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Marketing is not about brands; it’s about people!

The Zeitgeist development from the I-era to the We-era has implications for brands and marketers. In the upcoming years, brands should not focus on the “me, myself and I” (brand image,) but on the We-side (brand meaning.) The successful marketer will put his or her efforts into improving the well-being of people and society.

In this article, I will explain how marketers can work on the well-being of people and society, by expanding the benefit ladder of their brand. By expanding from functional and emotional benefit (step 1 and 2) to transformational and societal benefit level (step 3 and 4).

Functional and emotional benefit

Marketers are trained to develop and communicate the functional and emotional benefits of their brand. One example is Nike, who offers super- light running shoes with Lunar technology, which makes you feel athletic and in shape.

In most cases, however, brands are based on emotion, because it is hard to have a distinctive functional claim. That’s why Coca Cola is investing in the feeling of happiness. However, this kind of marketing is not enough these days.

From brand image to brand meaning

In the past few decades, there has been too much focus on brand image and on building emotional associations. However, in a society where government has a decreasing role and consumers get more power, people expect more positive contributions from companies. People want to know what brands do to improve the well-being of their daily life (transformational benefit) and the well-being of society (societal benefit.)

Societal benefit

At the moment, many companies already offer a contribution to society. This can be done in two ways: by reducing your negative impact and by increasing your positive impact. The first has gotten the most attention with sustainable business. Unilever, for example, aims to halve its environmental footprint by 2020. Yet that is not enough; that’s just a pre- requisite for a decent business practice. Investment in your positive contribution as a brand is more important. Unilever’s brand Dove accomplishes this by helping to increase the self esteem of young girls through the Self-Esteem Project. While the Dutch coffee brand Douwe Egberts contributes by organizing the Neighbor Day, which is a day that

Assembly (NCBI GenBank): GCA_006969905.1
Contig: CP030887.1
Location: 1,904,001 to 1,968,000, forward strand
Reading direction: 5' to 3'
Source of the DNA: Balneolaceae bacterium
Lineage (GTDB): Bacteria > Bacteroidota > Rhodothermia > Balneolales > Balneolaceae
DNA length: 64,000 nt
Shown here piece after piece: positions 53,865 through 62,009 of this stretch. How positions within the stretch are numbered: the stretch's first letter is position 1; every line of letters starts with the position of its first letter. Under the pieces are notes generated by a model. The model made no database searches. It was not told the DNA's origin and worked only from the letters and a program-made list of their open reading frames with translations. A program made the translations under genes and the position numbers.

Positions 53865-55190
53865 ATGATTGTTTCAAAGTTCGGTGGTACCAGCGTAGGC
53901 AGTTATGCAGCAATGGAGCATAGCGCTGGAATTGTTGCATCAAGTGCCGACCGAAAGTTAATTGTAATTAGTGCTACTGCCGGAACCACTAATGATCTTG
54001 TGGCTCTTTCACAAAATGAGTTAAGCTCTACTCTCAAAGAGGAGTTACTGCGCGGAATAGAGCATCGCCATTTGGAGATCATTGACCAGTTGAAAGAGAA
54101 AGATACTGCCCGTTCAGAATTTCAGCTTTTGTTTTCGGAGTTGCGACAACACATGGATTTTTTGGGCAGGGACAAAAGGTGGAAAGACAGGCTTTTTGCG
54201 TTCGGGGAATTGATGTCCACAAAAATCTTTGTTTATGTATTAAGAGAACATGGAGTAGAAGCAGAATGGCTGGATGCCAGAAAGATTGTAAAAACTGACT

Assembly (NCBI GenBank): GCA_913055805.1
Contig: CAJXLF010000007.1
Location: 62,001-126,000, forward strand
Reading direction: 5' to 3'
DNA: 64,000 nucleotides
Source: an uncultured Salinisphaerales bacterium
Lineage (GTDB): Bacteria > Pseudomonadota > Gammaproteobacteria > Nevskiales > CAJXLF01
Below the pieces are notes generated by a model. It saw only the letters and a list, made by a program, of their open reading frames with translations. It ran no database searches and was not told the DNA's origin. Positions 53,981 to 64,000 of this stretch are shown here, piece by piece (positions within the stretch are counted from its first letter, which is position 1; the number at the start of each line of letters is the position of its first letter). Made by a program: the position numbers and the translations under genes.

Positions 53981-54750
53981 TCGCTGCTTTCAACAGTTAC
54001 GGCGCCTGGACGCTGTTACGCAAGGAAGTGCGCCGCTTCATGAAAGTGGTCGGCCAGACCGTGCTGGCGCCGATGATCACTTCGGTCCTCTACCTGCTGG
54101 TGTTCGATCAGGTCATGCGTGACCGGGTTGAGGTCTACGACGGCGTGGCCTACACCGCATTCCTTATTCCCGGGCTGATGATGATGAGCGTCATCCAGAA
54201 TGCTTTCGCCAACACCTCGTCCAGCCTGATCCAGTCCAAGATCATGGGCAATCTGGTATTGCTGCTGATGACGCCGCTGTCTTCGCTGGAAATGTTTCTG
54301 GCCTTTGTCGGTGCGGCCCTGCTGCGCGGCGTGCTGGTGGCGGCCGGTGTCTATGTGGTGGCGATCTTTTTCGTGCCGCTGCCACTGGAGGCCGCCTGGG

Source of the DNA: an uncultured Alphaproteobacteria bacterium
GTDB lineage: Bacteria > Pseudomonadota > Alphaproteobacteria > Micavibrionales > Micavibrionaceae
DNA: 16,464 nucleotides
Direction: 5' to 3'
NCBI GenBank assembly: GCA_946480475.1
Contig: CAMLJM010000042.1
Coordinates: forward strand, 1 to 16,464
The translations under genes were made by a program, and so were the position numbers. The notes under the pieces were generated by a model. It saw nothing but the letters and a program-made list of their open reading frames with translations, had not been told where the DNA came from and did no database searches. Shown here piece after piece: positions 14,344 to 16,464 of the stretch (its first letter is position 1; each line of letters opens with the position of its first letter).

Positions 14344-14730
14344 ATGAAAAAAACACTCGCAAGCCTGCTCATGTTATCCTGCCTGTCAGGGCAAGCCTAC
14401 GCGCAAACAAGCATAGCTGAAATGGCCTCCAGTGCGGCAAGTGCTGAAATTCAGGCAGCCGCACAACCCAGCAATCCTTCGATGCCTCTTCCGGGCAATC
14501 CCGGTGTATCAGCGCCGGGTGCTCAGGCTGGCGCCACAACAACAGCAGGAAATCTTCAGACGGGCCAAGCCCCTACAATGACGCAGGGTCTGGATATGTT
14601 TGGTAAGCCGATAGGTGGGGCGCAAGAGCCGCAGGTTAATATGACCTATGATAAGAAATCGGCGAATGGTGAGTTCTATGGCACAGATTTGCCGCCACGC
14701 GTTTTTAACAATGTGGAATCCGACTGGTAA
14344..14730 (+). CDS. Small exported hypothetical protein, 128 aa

encourages people to meet their neighbors by drinking coffee. Providing a societal benefit is important, but is not the most important key to success.

Transformational benefit

As a brand, you are most relevant if you can be of significance in a consumer’s daily life, on a truly human level. Because the consumer still thinks, “what’s in it for me?” first and, “what’s in it for the others?” later. So your focus should be on helping your consumer to improve the daily well-being, helping to develop, and helping to transform himself or herself. That is much more valuable than just the social contribution of your brand!

Cases: Nike, Flora, Exact

Nike understands this concept well. They want to help you as an individual to become a better athlete more and more each day with Nike+. Flora and Becel spreads have been helping people around the world to successfully lower their cholesterol level, through its three-week Flora pro-activ challenge. Also in B2B, there are front runners, like Software solutions company Exact, who is helping entrepreneurs to become better in online business by sharing all their knowledge.

The marketer who focuses on improving the well-being of people’s lives will be most successful in the coming decade. The transformational benefit that they offer will have more impact in people’s lives than the last feature (functional), another funny viral on Facebook (emotional) or a CO2 neutral Office (societal.)